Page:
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Carers and caring

South Lanarkshire Health and Social Care Partnership (SLHSCP) recognises carers as Equal Partners in Care.

Carers have a unique role in the life of the person they care for. When we are planning and delivering care for that person, it is important that we involve their carer. They have valuable knowledge to contribute, and any decision will impact their caring role.

Carers, the person they care for, workers from health and social work, and our voluntary sector partners all work together as partners in care to achieve better outcomes for all involved. Carers have the right to play an equal and active role in care planning and decisions. This does not mean that all carers are the same or that the caring is shared equally. Every carer has a different and unique role, but the same right to have the support and information they need and to be as involved as they choose to be. Equality is about having rights and choices.

The impact of being an unpaid carer can vary. It is unlikely to be ‘all good’ or ‘all bad’ but will depend on the individual, and their unique set of circumstances will vary from month to month, day to day, or even hour to hour depending on their role. Factors including gender, culture, age, income, life roles, family history and relationships, and work status can all impact the individual's experience of being an unpaid carer.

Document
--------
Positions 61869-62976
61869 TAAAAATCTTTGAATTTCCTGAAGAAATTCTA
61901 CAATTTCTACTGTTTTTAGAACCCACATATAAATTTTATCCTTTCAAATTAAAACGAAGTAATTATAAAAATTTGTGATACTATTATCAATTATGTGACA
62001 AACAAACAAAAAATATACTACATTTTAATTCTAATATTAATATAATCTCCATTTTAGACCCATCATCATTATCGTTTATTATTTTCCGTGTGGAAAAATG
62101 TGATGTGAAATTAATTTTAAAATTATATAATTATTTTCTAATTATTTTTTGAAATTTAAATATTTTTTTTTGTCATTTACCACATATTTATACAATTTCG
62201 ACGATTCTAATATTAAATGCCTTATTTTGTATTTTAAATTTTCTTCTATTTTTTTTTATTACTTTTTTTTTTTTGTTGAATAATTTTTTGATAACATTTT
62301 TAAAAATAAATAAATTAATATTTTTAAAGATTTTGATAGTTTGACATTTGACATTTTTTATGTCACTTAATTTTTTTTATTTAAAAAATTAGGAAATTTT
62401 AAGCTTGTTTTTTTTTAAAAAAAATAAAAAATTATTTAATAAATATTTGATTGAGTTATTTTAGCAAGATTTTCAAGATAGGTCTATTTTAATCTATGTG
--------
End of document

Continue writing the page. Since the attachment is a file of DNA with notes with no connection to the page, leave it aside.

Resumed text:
Prevention is crucial in supporting unpaid carers and the people that they care for. Intervention and support at an early stage in an unpaid carer’s journey can promote quality of life, independence, and engagement with their community. Early intervention can prevent deterioration in the caring situation.

Fundamentally, supporting unpaid carers can result in better outcomes for them and for the people they care for and can support more effective use of health and care services.

As required by section 36 of the Carers (Scotland) Act the Scottish Ministers have prepared a Carers' charter, setting out the rights of carers in or under the Act.

The contribution of unpaid carers is critical to the sustainability of the health and social care system. The importance of carers is reflected in the Scottish Government commissioned Independent Review of Adult Social Care and the proposed legislation for a National Care Service.

The latest figures show around 696,000 carers living in Scotland, including 28,000 young carers (Scotland’s Carers Update Release: December 2022).

In South Lanarkshire there are an estimated 40,000 carers.